...[I]n typical stonewalling fashion, the Republican leadership in the House of Representatives has blocked its progress. In December, Majority Leader Eric Cantor (R, VA) ?indefinitely postponed? committee work on the bill, dooming it to languish in legal limbo... He knows there is bipartisan support for the STOCK Act. He knows the President will sign it.
... Frankly, I find it embarrassing that there's a question this bill should become law. And this week, we fought back on the House floor. Yesterday, as the Senate was passing the bill, I signed what's called a "discharge petition." If enough members of Congress sign it, we can force a vote on this important measure in the House.
Fun fact: Under House rules, lawmakers can pursue a discharge petition for legislation that has been pending before a committee for 30 legislative days. If a majority of the House sign the petition, the bill can immediately advance to the House floor for consideration. The STOCK Act falls into this category... A majority of House lawmakers, including 92 Republicans, have signed on as co-sponsors of the STOCK Act.
A perfect example of what we're concerned about was on full display during the financial meltdown at the end of 2008. In September of that year, the crisis hit a fever pitch and Washington was front and center, pulling levers left and right in the financial sector to head off a full-blown collapse.
Here's a reminder of just a few of the major government actions during the month:
? On Sept. 7, Fannie Mae and Freddie Mac were put into conservatorship.
? On Sept. 16, the Federal Reserve swooped in with an $85 billion bailout of AIG.
? On Sept. 19, the SEC imposed an emergency ban on short-selling.
? Also on Sept. 19, the Treasury announced that it would insure money market funds.
? From Sept. 21 through the eventual signing on Oct. 3, Congress debated and eventually passed the $700 billion Troubled Asset Relief Program that funneled tens of billions to financial companies like Citigroup, Bank of America, JPMorgan Chase, and Wells Fargo.
? On Sept. 21, the Federal Reserve allowed Goldman Sachs and Morgan Stanley to convert to bank holding companies.
And I could go on.
The bottom line is that during this period, there was a significant amount of nonpublic information that lawmakers in general could have been privy to. In particular, members of the Senate Committee on Banking, Housing, and Urban Affairs and the House Committee on Financial Services would have had more access than most to information that was poised to significantly impact the share prices of certain financial companies.
During a period of intense and extensive legislation like this, one might think-- or at least hope-- that Congress members would be extra prudent, avoiding any appearance whatsoever that they were trading based on material information that they may have had access to. The data show just the opposite.
From Sept. 1, 2008, through Oct. 3, 2008 (the signing of TARP), Congress members traded $6.7 million worth of financial-company shares. That compares to $1.7 million of financial-company shares traded during the same period of the prior year. That tally came as those lawmakers made a total of 318 trades in such companies, a big leap from the 115 trades that were made in the same period of 2007. And that only includes trades for which there was a specific date entered in the disclosures-- and there were plenty that didn't include specific dates.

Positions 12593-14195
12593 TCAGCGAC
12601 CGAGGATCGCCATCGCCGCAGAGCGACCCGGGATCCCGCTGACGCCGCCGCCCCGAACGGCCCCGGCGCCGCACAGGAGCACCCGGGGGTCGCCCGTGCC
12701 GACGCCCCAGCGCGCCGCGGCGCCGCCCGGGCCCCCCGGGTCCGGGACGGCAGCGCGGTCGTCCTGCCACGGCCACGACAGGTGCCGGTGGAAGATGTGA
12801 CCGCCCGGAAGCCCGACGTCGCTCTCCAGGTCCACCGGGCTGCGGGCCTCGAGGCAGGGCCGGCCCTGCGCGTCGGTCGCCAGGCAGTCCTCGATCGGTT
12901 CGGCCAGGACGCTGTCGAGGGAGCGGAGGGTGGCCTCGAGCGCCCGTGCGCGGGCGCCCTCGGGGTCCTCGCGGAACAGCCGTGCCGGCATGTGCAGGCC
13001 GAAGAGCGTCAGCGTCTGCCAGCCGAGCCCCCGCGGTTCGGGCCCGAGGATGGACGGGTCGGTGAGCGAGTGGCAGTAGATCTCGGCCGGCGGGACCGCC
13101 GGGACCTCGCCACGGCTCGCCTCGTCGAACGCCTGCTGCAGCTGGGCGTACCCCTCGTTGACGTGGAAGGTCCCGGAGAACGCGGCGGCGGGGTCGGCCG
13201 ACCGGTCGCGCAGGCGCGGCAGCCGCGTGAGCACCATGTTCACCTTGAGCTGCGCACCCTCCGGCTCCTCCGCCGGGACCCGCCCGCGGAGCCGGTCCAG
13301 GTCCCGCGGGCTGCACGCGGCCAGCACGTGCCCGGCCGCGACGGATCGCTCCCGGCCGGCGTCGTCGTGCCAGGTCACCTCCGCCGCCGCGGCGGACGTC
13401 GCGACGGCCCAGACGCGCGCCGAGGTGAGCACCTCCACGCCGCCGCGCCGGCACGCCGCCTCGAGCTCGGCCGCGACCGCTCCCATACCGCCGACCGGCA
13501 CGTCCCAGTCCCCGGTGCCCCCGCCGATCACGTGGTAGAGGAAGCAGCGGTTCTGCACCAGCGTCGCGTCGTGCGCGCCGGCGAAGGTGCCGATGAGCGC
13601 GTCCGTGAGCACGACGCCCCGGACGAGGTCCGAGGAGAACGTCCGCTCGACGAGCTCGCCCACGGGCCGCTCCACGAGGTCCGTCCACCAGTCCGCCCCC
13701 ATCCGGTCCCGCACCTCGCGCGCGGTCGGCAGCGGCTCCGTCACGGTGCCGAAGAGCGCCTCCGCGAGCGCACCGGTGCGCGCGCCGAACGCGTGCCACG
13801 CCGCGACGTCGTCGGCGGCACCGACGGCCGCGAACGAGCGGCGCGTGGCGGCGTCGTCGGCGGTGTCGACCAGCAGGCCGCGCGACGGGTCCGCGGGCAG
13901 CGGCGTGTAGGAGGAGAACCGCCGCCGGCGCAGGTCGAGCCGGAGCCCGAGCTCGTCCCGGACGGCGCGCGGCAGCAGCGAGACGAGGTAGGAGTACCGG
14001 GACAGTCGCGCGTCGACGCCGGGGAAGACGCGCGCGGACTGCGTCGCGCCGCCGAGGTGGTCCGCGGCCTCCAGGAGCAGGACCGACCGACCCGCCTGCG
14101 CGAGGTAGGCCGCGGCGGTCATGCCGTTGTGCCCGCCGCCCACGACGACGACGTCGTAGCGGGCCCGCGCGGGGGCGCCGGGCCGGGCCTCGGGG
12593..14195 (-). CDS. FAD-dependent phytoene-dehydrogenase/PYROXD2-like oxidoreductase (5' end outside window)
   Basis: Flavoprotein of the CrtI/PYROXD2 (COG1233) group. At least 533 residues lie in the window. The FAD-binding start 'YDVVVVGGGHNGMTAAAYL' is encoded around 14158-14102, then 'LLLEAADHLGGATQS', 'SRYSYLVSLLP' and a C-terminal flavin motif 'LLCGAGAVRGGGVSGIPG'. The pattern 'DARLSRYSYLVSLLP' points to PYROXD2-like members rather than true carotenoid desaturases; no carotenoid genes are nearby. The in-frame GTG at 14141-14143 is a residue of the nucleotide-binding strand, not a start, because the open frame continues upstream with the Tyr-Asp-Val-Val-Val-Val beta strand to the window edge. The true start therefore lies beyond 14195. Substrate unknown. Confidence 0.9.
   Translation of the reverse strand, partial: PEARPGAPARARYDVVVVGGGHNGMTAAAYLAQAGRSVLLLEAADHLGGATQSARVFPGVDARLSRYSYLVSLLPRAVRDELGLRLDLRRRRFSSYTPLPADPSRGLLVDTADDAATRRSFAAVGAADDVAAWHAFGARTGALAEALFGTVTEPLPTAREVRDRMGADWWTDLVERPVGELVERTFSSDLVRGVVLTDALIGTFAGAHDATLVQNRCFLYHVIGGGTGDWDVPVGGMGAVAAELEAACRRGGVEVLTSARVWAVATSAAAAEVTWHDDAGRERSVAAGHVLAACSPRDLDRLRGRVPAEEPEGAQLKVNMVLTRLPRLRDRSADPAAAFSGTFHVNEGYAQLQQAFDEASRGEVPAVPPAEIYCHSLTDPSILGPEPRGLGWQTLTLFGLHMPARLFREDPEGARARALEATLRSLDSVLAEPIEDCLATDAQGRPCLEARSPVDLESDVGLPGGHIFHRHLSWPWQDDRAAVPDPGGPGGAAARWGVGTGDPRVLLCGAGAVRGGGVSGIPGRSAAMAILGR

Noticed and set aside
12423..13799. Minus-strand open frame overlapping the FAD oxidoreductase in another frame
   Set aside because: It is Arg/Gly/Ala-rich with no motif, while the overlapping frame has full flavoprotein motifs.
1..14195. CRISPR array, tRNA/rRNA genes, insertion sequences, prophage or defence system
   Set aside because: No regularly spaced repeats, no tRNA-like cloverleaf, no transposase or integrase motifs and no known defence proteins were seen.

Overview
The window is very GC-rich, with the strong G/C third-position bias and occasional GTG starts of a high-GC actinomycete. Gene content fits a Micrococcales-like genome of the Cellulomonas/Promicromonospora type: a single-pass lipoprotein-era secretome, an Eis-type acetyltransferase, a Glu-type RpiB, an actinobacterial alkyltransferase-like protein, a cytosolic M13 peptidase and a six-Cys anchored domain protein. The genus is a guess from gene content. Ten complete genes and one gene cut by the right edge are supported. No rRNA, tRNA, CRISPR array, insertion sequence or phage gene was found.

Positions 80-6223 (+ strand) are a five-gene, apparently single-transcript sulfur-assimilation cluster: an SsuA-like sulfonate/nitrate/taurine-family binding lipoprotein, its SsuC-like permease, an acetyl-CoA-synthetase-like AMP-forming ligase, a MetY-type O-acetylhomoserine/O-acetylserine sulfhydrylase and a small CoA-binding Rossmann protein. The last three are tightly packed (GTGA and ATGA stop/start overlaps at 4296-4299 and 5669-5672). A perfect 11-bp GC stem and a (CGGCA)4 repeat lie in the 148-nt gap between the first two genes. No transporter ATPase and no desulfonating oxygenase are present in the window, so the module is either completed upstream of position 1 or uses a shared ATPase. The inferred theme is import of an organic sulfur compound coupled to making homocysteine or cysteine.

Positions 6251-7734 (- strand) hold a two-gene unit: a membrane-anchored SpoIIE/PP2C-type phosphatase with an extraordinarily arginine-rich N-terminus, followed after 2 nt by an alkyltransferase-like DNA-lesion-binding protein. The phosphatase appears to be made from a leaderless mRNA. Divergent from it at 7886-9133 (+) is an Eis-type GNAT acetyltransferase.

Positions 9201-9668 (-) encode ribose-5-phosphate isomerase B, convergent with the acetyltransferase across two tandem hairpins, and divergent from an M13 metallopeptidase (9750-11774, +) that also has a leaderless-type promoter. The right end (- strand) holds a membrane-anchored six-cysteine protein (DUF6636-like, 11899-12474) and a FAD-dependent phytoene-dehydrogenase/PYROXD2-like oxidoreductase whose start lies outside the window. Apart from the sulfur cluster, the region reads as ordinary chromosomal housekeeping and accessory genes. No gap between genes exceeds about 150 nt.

And what of the most-informed House and Senate committees? Laudably, it appears that members of the Senate Banking Committee showed prudence and had little, if any, financial-stock trading activity during this period. On the other hand, members of the House Financial Services Committee made a total of at least 28 trades worth nearly $650,000 in total.
In 2008, Rep. Spencer Bachus, R-Ala., was the ranking minority member of the House Financial Services Committee. That would have put him right in the middle of many of the crucial discussions that had the potential to seriously swing stocks in the financial industry.
Looking back at Bachus' personal accounts during 2008 reveals that while the most serious chapter of the financial meltdown was unfolding, he was pocketing thousands by trading General Electric options. Many investors will remember that GE was right in the middle of the financial-meltdown scrum thanks to its giant finance arm.
Between Sept. 10, 2008, and Sept. 19, 2008, Bachus traded $25,217 worth of GE options through 13 transactions. Those trades earned him $5,240. Not a bad take in just over a week.
Bachus did not return our requests for comment.
Much like Punxsutawney Phil, Fred Upton has promised us all a much longer winter today with his appointment of Washington DC super lobbyist Michael Bloomquist as General Counsel for the House Committee on Energy and Commerce.†
Who is Michael Bloomquist? Recently, he was the chief lobbyist for the American Natural Gas Association (ANGA). ANGA is an organization formed by Aubrey McClendon, T Boone Pickens, and other industry powerhouses who are pushing the House Committee on Energy and Commerce, Fred's committee, to provide them with billions of dollars in subsidies and deregulation by passing the Natural Gas Act.
As I have told you in the past, Fred owns millions of dollars of stock in the natural gas industry and he just can't stop using his position as Chair of Energy and Commerce to make himself and his friends richer. Fred's number one objective is to pass the Natural Gas Act which will put our nation's transportation fleet on natural gas.
I believe that we need to continue to use our fossil fuels in combination with renewables like wind and solar. This will protect our environment and help break our dependence on foreign oil. Fred's plan relies on dangerous hydraulic fracking to mine unproven reserves, and it will create a monopoly for him and his buddies-- it will also likely create another financial bubble once the reserves are proven worthless and the environmental dangers are fully acknowledged.